Due to the complexity of chronic pain, it is important to be under the care of a healthcare practitioner who thoroughly understands the chronic pain pathways. This ensures that your pain can be properly managed and you can have a better understanding of your body and pain.

At Enhance Physiotherapy we use the latest up-to-date research and treatment techniques to treat chronic pain and we understand the frustrations behind the pain. We are here to plan, treat and offer options for you to lead a life that has pain at a manageable level.

Cervicogenic Headaches and Dizziness

The Global Burden of Disease study ranks headache disorders as the 2nd leading cause of years lived with disability worldwide (Saylor and Steiner 2018). Three common types of headaches exist: migraines, tension-type headaches or cervicogenic headaches.

Cervicogenic headaches are secondary headaches that are related to a disorder in the upper joints of the neck. It is a referred pain, meaning the pain is perceived to be felt in the head, although the source of the pain is the neck. Similarly, cervicogenic dizziness is characterised as dizziness or “vertigo”-like symptoms that are a result of upper neck (cervical spine) dysfunction or injury.

What causes cervicogenic headaches or dizziness?

Because numerous pain sensitive structures exist around the neck (cervical spine) and the back of the head (occipital) region, irritation to structures in this area can result in headaches or dizziness-like symptoms. Working in poor postures or sustained neck positions can cause excessive strain and load to the upper joints of the neck, leading to dysfunctions in the muscles around the neck. Traumatic injuries including motor vehicle accidents, sporting injuries or falls, can also damage these joints. Osteoarthritis, or age-related changes can develop in these joints in older populations, resulting in cervicogenic symptoms.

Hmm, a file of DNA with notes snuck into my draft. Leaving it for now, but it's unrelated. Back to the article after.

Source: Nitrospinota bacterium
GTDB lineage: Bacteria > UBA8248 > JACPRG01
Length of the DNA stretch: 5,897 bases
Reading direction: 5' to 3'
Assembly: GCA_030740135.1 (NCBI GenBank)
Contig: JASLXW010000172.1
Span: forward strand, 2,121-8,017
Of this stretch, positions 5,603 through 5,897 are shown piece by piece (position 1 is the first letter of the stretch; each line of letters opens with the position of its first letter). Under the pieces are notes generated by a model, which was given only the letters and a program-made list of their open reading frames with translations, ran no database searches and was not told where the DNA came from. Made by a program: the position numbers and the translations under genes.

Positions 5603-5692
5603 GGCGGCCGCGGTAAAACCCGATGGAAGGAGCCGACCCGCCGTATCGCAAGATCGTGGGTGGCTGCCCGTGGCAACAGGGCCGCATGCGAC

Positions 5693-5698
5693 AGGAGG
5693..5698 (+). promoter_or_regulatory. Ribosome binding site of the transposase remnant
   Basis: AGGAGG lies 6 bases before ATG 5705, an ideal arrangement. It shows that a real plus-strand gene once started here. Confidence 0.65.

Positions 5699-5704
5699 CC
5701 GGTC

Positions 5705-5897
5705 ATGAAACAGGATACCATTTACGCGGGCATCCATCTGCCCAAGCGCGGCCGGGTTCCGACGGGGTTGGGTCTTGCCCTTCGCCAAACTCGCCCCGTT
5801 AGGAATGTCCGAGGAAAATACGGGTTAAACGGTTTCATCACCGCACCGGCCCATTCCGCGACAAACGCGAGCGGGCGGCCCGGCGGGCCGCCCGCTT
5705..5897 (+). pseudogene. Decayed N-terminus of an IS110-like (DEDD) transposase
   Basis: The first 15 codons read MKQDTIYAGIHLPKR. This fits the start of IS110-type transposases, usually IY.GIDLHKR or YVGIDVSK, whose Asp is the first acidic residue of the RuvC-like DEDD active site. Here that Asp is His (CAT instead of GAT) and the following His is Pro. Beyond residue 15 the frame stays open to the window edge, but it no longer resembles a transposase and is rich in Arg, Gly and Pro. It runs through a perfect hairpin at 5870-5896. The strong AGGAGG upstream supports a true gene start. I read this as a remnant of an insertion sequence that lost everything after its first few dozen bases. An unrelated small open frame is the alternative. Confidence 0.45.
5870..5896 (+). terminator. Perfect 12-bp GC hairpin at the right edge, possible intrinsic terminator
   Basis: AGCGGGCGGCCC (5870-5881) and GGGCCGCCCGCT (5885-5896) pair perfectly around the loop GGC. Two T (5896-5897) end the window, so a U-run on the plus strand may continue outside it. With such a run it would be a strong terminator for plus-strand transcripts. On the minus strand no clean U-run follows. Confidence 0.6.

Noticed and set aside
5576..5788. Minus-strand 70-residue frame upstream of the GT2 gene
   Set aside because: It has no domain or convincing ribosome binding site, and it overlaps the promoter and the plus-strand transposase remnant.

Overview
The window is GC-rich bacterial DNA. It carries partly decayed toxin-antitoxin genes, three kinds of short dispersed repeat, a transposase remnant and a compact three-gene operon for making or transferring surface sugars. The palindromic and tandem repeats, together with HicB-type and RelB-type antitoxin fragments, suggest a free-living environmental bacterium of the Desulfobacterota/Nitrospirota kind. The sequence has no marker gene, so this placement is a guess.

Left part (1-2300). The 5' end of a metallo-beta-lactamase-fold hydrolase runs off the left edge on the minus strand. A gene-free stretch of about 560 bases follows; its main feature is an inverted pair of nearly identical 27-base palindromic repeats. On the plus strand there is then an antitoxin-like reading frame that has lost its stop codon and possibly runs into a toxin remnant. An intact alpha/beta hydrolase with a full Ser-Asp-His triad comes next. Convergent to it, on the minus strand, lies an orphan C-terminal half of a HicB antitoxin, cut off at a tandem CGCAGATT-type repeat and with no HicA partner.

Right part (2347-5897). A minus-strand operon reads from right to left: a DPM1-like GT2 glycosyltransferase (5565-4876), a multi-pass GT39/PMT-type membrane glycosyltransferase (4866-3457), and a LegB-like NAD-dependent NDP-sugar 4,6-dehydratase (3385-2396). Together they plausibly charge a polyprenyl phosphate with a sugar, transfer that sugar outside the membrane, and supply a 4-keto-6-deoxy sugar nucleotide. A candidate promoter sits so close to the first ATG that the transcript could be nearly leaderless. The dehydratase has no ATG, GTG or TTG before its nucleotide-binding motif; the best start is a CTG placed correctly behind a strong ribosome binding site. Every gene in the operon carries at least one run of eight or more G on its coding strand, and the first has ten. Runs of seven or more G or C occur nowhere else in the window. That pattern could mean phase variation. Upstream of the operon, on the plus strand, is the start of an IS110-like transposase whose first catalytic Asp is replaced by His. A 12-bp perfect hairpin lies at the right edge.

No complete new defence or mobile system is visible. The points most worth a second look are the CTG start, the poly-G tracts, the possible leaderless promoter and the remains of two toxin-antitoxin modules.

How do I know if I have a cervicogenic disorder?

A person with cervicogenic headaches will often have reduced neck range of motion, symptom reproduction when touching areas around the neck and associated neck pain. Headaches usually start at the back of the head or neck and can radiate to the front of the head or behind the eyes. Symptoms can be aggravated after being in one position for a prolonged period (i.e. sitting at a desk) or with neck movement. About one third of people with cervicogenic headaches will also report light-headedness, unsteadiness or visual disturbances (APA website). A person with cervicogenic dizziness will similarly have limited neck movement, neck pain, and can report symptoms of unsteadiness, imbalance or disorientation (Reily et al. 2017).

How can Enhance Physiotherapy treatment help?

There is high quality evidence that supports the use of manual therapy and exercise for managing cervicogenic headaches (Gross et al 2015; Hall et al 2007; Jull et al 2002; Racicki et al 2013) and dizziness (Jull et al 2007; Reid and Rivett 2005; Reid et al 2007). Your Enhance Physiotherapist may use different manual therapy techniques, taping, dry needling and prescription of strengthening exercises to help treat your symptoms.

If you believe you may suffer from a cervicogenic disorder, an adequate and thorough assessment by an Enhance Physiotherapist is essential in correctly diagnosing and excluding from other conditions. This is because different headache and dizziness conditions require different treatment and management plans. At Enhance Physiotherapy, our physiotherapists specialize in upper cervical spine disorders and can thoroughly assess your condition, provide a diagnosis with treatment plan or refer you to the appropriate medical practitioner if necessary.

Book your Enhance experience online today or call us on 9583 5165


Saylor and Steiner. The Global Burden of Headache. Semin Neurol 2018:38